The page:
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Allied Health

Nervous System

What is a neuron? Neuron is the medical word for nerve cell. Neurons transmit a message from one cell to the next. Neurons have a nucleus, cytoplasm ,and cell membrane. (cell body)
What are dentrites? Dendrites are nerve cell processes(extensions/branches) that carry impulse to cell bodies. Each neuron may have one or many dentrites.
What is an axon? A single axon carries impulses away from cell body.
What is the neurilemma(myelin sheath)? It is a covering that speed up the nerve impulse along the axon. Myelin is a fatty substance that protects the axon.
What initiates an impulse? A stimulus does.
Where does the impulse travel first? The sensory(afferent) neurons, which emerge from theskin or sense organs. The impulse comes in on it's dendrite(s) and out on the axon to the next neuron.
What are the associative neurons (interneurons)? They carry impulses from sensory neurons to motor neurons.
What are motor(efferent) neurons? They carry messages from brain or spinal cord to muscles and glands. One neuron doesnt completely touch the next.
What is the synapse? It is a space between neurons. Chemicals (neurotransmitters)that cross the synapse carry messages from one cell to the next nerve cell.
What does the centra lnervous system include? The brain and the spinal cord.
What does the peripheral nervous system include? The carnial nerves and the spinal nerves. It is divided into the somatic(voluntay)/skeletal; autonomic nervous system. Not conscious control (involuntary action)
What does the autonomic system include? parasympathetic branch- routine branch (digesting food, eating); sympathetic branch- danger response( muscles contract, heart beat increases, oxygen increased). known also as the fight-or-flight.
The central nervous system? Communication and coordinating system of the body, seat of intellect and reasoning, consists of the brain and spinal cord.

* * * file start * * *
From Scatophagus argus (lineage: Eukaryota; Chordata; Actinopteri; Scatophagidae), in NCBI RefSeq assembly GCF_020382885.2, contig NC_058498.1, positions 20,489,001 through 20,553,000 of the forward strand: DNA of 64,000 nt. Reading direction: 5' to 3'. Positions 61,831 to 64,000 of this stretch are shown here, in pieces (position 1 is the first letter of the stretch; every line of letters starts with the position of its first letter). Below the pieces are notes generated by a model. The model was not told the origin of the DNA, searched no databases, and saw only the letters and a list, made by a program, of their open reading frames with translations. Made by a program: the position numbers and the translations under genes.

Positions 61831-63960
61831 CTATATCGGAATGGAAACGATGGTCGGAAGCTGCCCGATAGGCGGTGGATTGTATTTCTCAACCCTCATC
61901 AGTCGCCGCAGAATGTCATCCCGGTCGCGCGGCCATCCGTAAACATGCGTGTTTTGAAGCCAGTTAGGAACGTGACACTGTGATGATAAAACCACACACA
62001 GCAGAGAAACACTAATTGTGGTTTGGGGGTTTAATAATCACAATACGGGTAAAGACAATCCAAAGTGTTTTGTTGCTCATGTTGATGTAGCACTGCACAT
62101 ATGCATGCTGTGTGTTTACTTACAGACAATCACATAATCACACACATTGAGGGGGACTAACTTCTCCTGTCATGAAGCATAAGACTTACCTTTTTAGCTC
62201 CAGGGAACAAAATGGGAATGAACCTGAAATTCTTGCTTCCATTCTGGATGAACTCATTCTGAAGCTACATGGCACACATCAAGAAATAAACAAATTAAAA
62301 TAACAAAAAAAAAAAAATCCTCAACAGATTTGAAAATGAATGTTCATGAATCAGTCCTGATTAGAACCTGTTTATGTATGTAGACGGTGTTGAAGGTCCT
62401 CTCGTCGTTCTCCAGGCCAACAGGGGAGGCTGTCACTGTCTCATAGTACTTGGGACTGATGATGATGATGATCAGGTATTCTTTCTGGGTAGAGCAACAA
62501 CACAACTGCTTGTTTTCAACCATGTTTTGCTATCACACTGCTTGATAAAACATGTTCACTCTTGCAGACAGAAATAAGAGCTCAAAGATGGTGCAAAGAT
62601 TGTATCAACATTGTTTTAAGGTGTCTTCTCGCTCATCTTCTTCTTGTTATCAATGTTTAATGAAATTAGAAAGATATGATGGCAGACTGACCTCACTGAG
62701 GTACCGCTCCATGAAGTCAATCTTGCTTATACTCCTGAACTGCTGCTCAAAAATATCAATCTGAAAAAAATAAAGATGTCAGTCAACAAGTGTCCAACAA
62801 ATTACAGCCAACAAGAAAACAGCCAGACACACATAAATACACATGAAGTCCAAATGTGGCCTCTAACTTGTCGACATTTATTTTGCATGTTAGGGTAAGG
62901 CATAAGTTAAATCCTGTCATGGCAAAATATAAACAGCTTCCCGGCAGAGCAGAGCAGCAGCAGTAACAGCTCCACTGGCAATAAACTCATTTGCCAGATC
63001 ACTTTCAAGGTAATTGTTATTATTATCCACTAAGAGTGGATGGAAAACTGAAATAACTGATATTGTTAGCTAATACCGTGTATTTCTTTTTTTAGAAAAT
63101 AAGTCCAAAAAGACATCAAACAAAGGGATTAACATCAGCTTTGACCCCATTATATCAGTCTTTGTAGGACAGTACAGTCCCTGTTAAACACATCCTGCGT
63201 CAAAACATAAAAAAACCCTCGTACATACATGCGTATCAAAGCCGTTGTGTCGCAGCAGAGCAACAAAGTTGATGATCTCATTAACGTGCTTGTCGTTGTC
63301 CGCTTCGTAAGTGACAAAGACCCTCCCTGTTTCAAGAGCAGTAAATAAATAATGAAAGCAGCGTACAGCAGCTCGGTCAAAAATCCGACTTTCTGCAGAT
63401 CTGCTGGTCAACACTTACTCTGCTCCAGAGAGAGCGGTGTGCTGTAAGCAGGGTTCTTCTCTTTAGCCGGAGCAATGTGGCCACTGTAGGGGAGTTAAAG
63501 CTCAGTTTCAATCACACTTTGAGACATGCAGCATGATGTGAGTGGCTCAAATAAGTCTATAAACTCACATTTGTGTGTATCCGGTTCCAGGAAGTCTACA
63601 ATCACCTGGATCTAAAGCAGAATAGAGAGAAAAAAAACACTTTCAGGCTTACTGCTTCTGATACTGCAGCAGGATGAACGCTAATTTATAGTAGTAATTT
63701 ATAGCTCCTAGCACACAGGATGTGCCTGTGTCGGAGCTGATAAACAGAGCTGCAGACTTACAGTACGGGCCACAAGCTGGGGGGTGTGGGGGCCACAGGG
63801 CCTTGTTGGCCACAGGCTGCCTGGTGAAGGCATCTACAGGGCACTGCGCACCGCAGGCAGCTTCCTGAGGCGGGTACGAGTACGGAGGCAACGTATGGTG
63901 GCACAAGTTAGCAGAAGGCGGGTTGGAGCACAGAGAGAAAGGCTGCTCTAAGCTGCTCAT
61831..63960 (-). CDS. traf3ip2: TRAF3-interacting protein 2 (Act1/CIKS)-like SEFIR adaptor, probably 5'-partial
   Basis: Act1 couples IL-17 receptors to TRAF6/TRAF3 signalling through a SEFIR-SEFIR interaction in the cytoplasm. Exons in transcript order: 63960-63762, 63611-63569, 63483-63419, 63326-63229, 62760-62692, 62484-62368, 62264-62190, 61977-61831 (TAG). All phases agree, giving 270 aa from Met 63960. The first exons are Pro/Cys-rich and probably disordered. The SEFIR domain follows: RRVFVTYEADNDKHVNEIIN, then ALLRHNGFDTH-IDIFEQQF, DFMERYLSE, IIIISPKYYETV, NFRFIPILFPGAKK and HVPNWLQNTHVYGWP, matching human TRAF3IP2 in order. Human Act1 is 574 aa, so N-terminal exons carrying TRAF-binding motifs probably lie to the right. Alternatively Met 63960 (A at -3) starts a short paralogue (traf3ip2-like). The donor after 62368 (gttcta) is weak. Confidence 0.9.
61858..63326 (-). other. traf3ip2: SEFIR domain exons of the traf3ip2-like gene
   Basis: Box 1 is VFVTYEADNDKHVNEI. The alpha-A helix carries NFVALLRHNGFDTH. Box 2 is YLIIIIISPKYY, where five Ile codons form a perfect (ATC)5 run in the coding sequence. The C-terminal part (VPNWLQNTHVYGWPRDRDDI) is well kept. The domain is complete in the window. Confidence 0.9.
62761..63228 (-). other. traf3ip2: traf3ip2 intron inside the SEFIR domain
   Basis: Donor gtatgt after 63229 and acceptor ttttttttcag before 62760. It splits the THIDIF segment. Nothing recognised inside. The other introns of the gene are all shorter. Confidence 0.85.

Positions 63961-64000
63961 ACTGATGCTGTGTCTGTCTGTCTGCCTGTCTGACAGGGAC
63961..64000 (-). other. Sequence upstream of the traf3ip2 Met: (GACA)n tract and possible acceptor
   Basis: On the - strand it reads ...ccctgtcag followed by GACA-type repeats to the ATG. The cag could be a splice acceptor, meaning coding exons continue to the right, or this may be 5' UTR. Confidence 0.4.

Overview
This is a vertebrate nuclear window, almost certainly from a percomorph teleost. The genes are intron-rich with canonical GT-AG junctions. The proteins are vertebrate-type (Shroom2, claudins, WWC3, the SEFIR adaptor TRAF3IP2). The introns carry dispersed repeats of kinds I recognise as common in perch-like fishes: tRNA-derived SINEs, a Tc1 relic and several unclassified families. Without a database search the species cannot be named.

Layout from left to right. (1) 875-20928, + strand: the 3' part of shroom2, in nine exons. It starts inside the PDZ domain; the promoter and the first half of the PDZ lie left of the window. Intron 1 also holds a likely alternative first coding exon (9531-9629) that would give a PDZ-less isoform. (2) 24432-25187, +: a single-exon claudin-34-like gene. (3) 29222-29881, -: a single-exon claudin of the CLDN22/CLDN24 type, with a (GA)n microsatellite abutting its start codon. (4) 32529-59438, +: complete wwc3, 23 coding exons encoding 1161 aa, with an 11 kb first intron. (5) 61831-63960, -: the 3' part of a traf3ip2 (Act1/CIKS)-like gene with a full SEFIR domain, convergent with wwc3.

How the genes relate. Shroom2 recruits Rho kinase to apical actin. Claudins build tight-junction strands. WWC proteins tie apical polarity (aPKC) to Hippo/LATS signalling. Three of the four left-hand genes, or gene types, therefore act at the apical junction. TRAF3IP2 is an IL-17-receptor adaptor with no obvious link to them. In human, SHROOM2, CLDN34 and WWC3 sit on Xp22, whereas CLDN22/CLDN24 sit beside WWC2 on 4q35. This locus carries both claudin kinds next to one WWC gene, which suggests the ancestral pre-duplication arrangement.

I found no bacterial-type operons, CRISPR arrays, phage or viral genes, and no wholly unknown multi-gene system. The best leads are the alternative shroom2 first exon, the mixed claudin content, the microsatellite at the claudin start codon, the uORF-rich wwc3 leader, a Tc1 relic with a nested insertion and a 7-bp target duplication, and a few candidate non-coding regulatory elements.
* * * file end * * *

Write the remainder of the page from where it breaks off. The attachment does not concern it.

What are meninges? Tough fluid containing membrane that covers the brain and spinal cord.
What is the dura mater? The outermost brain covering, line that inside of the skull, tough dense fibrous connective tissue.
What is the subdural space? It is between dura and arachnoid.
What is the arachnoid? The middle layer, resembles fine cobweb(blood vessels).
What is the subarachnoid space? It is between arachnoid and pia mater, filled with cerebrospinal fluid- acts as a liquid shock absorber and source of nutrients for the brain.
What is the pia mater? It covers the brain's surface, comprised of blood vessels held together by connective tissue.(innermost)
What are the characteristics of the brain? 3 lb mass of soft nervous tissue, 100 billion neurons, protected by skull, three membranes called meninges, and cerebrospinal fluid, adequate blood supply is needed, brain tissue will die in 4-8 minutes without oxygen, divided into 4 major parts:
What are the four parts of the brain? Cerebrum, diencephalon, cerebellum, and brain stem.
Ventricles of the brain? There are four cerebral ventricles which are four cavities filled with cerebrospinal fluid.
Whare are the left and right side of the brain? Lateral ventricles.
The third ventricle. Behind and below the lateral ventricles.
Fourth ventricle. Below the 3rd ventricles, in front of the cerebellum and behind the pons and medulla oblongata.
What are the choroid plexus? Network of blood vessels lining the ventricles which helps in the formation of cerebrospinal fluid.
What is the cerebrospinal fluid? Forms and is contained in the ventricles of the brain; serves as a liquid shock absorber protecting the brain and spianl cord
What is the blood-brain barrier? Choroid plexus capillaries prevent substances(like drugs) from penetrating brain tissue-this makes infections, like meningitis, diffcult to cure.
What is the lumbar puncture? Diagnostic test that invloved the removal of CSF from sipinal canal. The needle puncture is between 3rd and 4th lumbar vertebrate.
What is the cerebrum? (adjective is cerebral) Largest part of the brain; divided into R and L lhemispheres by deep groove(longitudinal fissure)
What are convolutions? Elevated folds on the surface of the cerebrum, they increase the surface area of the brain(they are extended).
What is the sulci? Fissure or prooves sepearting cerebral convolutions; divided into four lobes: frontal, pariteal, occipital and temporal.